Are YOU an Entrepreneur? ..and is this The Best Answer Ever?
Are YOU an "Entrepreneur"?
I just read this short article by a Harvard Business School professor Howard Stevenson.
I thought he succinctly captured "A" definition of an Entrepreneur in under 25 words.
I won't spoil it by posting it here but check out the article (it's a quick read).
In your opinion:
1. Did he nail it? Is it the "Best Answer Ever?"
Yay or Nay...
2. Are YOU an Entrepreneur? Why? ...
3. What is YOUR Definition of an Entrepreneur?
So many people say they want to BE Entrepreneurs...Magazine, Newsletters...INFO galore...about the topic
BUT...when probed with the some of the questions above I'm sure there would be a WIDE range of thoughts and definitions....which would leave any sane human with an Identity Crisis :)
Hmm...Maybe the "success/failure rate" often quoted (e.g 9 out of 10 businesses fail in the first blah blah blah)has less to do with lack of skills and more to do with an "Entrepreneurial Identity Crisis" of sorts (A very loose Hypothesis which just came to mind)
Waiting eagerly to hear your Brilliance Sowpubbers HAPPY NEW YEAR!
Re: Are YOU an Entrepreneur? ..and is this The Best Answer Ever?
It's as good a definition as any, but why bother labeling or defining?
I have never met an entrepreneur who called himself an entrepreneur, or even attempted to spell it.
The word is used by others to label a person who does things that they themselves won't do.
In other words, don't talk about it, do it.
And don't call me names. :p
Risk taking, and how your potential resources are unlimited...
Thanks - interesting definition and article!
First... The article mentions the topic of "risk." If you look at a lot of books, they talk about "entrepreneurs" as people taking on a "risk"...
Most successful entrepreneurs figure out how to reduce their risk to as low as possible.
To give some examples...
When Richard Branson started Virgin Airlines, people said he was taking on a huge risk.
While he was taking on a risk - people didn't know he had a deal in place to reduce his risk.
I think his biggest expense was the actual Boeing airplane. In fact, he had a deal with Boeing that, if the venture didn't work, Boeing would buy back their airplane at the same price Richard Branson paid for it.
So - the biggest expense he had - he had reduced the risk by doing this deal with Boeing (as one of the conditions of the sale). He still would have had the cost of marketing, paying employees, etc. However, he had virtually eliminated the risk of the cost of buying the airplane itself.
Others reduce their risk with a "Plan B" (and even a "Plan C" and "Plan D").
Kirk Kerkorian bought surplus military airplanes (after WWII) from Hawaii, flew them himself to the US mainland (he was a pilot), and sold them for a profit.
However, he also had a "Plan B" - which was, while he was waiting for a buyer for any of his planes, he also hired the planes out for charter flights. So, he had at least a couple of different ways to profit from his airplanes.
Another part which is good in the article is that, it is true that you are not limited to your own resources.
In fact, the resources at your disposal are (potentially) unlimited!
It's called doing a deal. If someone else has a resource you want - you can try to do a deal to use that resource.
Let's say you need a warehouse - but you can't afford to buy one.
So you may be able to do a deal to get a warehouse.
You might find a business which owns a warehouse - but is only using part of the warehouse, with the other part of it empty - who may be willing to do a "creative" deal. (After all, if part of it is empty, they having nothing to "lose" as they are making no profit from the empty part of their warehouse, anyway.) Such a business may be more willing to do a deal with you.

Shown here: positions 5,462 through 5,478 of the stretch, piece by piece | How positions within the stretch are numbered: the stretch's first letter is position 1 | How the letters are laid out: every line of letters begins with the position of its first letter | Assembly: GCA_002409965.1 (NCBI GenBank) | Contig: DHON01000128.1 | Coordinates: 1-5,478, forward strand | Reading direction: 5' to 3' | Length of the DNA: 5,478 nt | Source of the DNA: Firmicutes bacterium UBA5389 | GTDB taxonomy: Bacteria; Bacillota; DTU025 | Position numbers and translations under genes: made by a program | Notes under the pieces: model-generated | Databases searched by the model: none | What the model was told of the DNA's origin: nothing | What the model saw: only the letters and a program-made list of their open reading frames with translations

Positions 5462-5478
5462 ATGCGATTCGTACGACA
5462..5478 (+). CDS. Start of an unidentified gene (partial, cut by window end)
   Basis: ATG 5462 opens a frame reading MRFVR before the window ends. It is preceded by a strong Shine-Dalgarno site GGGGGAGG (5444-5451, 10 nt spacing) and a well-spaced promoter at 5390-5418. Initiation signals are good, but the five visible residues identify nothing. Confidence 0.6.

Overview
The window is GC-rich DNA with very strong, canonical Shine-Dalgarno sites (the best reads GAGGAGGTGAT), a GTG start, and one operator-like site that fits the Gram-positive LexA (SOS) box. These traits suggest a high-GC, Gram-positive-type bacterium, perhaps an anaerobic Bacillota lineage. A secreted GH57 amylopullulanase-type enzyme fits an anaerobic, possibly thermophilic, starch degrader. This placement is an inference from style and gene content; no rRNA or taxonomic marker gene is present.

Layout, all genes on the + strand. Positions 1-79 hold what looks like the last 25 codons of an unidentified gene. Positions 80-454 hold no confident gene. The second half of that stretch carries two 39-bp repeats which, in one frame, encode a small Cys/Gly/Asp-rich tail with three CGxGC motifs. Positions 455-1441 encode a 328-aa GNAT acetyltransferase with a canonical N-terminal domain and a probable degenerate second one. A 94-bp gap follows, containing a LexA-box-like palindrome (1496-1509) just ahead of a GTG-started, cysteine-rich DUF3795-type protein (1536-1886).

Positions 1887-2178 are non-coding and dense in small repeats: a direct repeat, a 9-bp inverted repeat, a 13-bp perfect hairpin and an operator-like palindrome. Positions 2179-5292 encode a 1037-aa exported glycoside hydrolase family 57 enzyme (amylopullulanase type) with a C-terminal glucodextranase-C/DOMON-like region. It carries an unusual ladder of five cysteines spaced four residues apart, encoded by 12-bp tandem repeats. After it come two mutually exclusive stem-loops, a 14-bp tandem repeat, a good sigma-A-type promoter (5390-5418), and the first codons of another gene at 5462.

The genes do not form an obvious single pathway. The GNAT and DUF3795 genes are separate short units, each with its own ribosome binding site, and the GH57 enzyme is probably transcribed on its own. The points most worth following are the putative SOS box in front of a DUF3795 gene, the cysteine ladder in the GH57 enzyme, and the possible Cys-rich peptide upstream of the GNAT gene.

For example, if you have the money, you could rent the empty space. Another alternative is, go into partnership in your business with them, and have their contribution of the use of their warehouse be part of the partnership deal. Or, instead of a partnership, have them be an "investor" in your company - and their investment, rather it being in cash, is through the use of their warehouse. Or, you could barter for the unused part of the warehouse - that is, give them free services or products, in return for the free use of the empty part of the warehouse. There are many different ways to structure such deals - depending on what you want, and also what they want.
I know a guy who got free use of a small warehouse. It's a kind of complex story, but the warehouse was sitting there empty and run down. The owner owns so many properties, he doesn't really care about some of his empty properties. The guy I know keeps the warehouse clean and maintains it - and in return, he has the owner's approval to use it - for free. (The owner will still make money from the increasing value of the warehouse, and the real estate it sits on, over time. That this guy keeps it maintained and clean actually helps the warehouse to maintain its value - so it's win/win for both of them.)
The fundamental idea is, you actually have potentially no limit on the resources that are available to you (as long as those resources exist on planet Earth). However, you have to have the creativity to propose a "win/win" deal with one of those people who controls the resource you want or need.
Anyway, this is "real" stuff - not just theory!
“Necessity-driven Entrepreneurship Can be a Powerful Motivator.” Tightrope: Yes, Any
Yes, Anyone can be an Entrepreneur, If... :)
Just Another way at Looking at Things...
Absolutely! ... No Shortage of Entrepreneurial injections... Lessons &/Of Intelligence...
Learn how to use Both sides of your Brain (the left and right hemisphere)... :cool:
Tightrope: Yes, Anyone can be an Entrepreneur, If...
Anyone can be Converted into An Entrepreneur! ...
Michael E. Gordon, Donald J. Trump - 2007 - Business & Economics - 247 pages
Some of the Most Successful individuals and companies Got to the Top by recognizing the ... Spied a Strange- looking military vehicle that had been converted into a sightseeing tour bus. ... It is a Two- way street; Anyone can Find and Adopt your...